I think you mentioned that it looked like transistors had been swapped before. Older amps can be super critical on the devices used because old semiconductor manufacturing processes gave us slightly different characteristics to modern parts and often the amp design relies on this for stability. Swap in modern parts and things can go amiss. So a scope check is needed here.

The Q/R thing was really just to 100% isolate the amp input at board level and to shunt the input to ground be shorting the 680k.

Excellent, those were my thoughts exactly. By swapping the input at the board and the issue not changing channels I pretty much eliminated all of the controls and inputs as the issue. I’ll get a pic of what the signal looks like on the scope in a few. Of the transistors changed I’ll also make a list of the originals and what was used as a replacement that way if anyone sees an obvious issue I can address it.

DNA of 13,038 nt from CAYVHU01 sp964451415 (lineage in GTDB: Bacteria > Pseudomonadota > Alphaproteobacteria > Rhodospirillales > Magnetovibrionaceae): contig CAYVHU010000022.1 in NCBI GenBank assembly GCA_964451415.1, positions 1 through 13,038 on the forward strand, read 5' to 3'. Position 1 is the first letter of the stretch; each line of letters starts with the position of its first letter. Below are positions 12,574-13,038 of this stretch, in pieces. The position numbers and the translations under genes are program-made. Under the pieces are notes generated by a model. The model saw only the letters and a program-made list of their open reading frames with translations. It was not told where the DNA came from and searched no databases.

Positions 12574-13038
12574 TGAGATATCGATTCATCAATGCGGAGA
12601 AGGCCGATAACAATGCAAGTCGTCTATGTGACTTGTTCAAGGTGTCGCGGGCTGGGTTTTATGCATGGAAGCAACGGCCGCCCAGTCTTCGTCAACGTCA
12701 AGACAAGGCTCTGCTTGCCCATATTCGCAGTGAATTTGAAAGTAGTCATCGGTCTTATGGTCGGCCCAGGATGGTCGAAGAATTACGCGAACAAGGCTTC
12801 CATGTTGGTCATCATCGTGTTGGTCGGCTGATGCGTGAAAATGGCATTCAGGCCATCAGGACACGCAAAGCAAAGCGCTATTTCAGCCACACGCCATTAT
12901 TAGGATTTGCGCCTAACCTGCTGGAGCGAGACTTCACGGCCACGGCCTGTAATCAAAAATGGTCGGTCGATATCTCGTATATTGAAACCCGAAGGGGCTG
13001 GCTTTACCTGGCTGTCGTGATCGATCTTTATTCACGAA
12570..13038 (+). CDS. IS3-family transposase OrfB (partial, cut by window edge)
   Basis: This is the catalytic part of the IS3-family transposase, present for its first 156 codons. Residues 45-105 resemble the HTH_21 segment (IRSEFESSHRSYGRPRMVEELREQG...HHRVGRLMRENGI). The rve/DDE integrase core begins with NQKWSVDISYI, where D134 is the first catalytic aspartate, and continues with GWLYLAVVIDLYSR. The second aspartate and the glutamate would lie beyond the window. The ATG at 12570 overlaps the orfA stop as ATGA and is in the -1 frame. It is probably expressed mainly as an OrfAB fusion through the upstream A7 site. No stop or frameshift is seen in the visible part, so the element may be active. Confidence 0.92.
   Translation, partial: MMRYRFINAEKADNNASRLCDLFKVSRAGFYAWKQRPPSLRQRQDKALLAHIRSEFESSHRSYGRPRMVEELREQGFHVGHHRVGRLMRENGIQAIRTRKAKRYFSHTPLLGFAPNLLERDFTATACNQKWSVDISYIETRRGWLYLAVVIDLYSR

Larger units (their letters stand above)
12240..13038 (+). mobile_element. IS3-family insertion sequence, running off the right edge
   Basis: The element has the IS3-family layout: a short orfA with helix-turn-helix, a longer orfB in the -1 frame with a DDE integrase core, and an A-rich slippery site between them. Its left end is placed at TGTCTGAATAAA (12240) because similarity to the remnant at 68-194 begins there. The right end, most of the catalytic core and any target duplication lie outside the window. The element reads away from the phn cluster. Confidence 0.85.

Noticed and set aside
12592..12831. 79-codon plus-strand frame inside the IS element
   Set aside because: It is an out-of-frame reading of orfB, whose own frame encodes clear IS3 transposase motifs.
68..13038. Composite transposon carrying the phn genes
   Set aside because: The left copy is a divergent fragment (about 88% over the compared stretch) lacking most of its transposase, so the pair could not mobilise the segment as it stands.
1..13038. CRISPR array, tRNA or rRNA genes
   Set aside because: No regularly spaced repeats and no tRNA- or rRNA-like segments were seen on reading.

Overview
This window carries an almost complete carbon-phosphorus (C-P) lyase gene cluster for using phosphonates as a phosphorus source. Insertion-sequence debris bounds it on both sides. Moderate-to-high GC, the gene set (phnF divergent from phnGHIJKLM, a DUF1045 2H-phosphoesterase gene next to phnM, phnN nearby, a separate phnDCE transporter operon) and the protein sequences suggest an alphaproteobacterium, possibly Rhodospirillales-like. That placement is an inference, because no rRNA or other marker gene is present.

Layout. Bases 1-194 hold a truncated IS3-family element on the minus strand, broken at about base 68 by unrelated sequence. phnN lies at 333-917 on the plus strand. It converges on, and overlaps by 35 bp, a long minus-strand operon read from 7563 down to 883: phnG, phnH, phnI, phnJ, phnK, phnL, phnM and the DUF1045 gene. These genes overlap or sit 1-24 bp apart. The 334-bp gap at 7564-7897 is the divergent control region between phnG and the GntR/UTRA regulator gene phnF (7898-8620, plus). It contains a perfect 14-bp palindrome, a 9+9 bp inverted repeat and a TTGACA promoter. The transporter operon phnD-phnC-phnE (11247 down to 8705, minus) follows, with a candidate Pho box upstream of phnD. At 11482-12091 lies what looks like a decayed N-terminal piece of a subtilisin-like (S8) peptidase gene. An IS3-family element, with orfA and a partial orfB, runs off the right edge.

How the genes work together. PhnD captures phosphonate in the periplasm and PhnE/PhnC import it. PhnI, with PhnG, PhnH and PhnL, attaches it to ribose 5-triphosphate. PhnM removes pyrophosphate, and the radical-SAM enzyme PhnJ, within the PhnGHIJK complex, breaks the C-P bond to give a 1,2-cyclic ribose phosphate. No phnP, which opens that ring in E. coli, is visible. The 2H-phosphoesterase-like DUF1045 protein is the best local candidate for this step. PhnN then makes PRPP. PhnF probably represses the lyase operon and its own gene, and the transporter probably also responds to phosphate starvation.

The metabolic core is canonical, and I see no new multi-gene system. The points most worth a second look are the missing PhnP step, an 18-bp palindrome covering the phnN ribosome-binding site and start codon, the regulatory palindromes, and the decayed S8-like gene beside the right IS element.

Thank you much,
Dan
 
Sorry, I woke up with chills and fever so I didn’t really do anything yesterday. So here is what the signal looks like on the scope. Let me know if you want me to take anymore pics with the scope set at certain settings.

Here were the transistor changes made.

Q201 2SA705 changed to ECG290A
Q202 2SC296A changed to ECG85
Q203 2SA705 changes to ECG290A

What I changed
Q204 2SA705 changed to KSA992
Q205 2SC1363 changed to ZTX696B
Q206 SPS885 changed to KSC3503

I was wrong, the rest of the transistors are stock.

Dan
 

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Mooly

Administrator
Paid Member
2007-09-15 8:14 am
Interesting...

The time-base setting (is that 200ns per division?) implies that is a very high frequency signal.

F=1/T and so 200ns per div would be about 900ns for one cycle on the first image giving about 1.1MHz which is typical for instability.